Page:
Kids Place Removed From School District Building Plan

Kids Place and the Glenwood Community School District Central Office are housed in this building on the campus of the Glenwood Resource Center.

After a public hearing and a special meeting that drew more than 50 Glenwood residents, the Glenwood Board of Education plans to move forward on a $5 million revenue bond plan to construct a new building to address its infrastructure needs.

The March 25 meeting, however, was not without drama – and a change in direction.

The 30-minute public hearing prior to the special meeting included nearly a dozen district residents sharing their feelings on everything from a county auditor mailing that showed taxes going up to the failed $40 million general obligation bond vote last fall and the recent Revenue Purpose Statement (RPS) election. Others cited the rising tax burden on residents, concerns about high property taxes and an increase in the school budget.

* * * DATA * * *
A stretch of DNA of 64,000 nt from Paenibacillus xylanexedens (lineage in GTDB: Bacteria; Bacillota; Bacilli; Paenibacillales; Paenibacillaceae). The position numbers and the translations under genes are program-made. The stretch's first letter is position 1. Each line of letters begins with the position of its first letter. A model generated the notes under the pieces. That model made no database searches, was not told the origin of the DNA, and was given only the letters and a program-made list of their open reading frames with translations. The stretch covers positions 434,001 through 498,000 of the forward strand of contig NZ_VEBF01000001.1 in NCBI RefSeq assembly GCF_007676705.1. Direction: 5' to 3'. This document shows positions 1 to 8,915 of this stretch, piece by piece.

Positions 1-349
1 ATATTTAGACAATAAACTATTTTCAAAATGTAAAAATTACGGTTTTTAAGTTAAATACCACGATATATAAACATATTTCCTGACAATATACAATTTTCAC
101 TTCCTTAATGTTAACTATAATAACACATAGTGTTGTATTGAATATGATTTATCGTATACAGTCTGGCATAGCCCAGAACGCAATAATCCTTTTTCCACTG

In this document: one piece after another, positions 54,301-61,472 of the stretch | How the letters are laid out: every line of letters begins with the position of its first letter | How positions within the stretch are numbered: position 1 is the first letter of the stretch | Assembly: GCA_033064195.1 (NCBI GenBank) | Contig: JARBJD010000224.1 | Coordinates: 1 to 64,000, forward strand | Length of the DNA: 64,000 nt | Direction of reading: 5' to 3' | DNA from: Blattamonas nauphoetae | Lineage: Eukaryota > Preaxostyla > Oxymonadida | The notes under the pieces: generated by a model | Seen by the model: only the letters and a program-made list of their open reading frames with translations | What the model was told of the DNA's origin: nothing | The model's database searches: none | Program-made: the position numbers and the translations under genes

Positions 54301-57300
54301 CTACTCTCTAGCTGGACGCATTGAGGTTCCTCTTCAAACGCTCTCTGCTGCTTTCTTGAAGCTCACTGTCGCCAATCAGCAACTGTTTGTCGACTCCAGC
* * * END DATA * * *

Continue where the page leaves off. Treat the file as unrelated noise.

Some of the attendees, who had three minutes to share their thoughts, did express support for the board and the district as it attempts to navigate its transition off the Glenwood Resource Center campus in 2025.

During the special meeting, the board was presented with an initial resolution to set a date to pursue a $5 million School Infrastructure Sales, Serves and Use Tax Revenue Bond. The language of that resolution called for funds to be used to build a pre-manufactured building on a piece of land the district already owns north of the high school. That building would theoretically house Kids Place daycare, the THRIVE alternative high school, a planned innovation center and the district’s administrative offices.